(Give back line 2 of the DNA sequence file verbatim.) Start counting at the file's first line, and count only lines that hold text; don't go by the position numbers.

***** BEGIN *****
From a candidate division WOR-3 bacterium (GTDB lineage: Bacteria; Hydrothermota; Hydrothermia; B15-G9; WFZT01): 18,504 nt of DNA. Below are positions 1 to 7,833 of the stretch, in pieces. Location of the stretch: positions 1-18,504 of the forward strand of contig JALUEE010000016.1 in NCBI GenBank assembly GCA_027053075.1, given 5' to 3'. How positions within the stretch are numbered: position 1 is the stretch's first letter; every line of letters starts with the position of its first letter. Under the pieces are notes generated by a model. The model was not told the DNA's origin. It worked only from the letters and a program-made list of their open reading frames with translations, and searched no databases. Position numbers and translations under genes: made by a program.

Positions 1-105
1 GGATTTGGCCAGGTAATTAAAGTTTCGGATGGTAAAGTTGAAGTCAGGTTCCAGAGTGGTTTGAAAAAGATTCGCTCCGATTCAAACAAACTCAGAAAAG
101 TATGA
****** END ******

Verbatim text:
Positions 1-105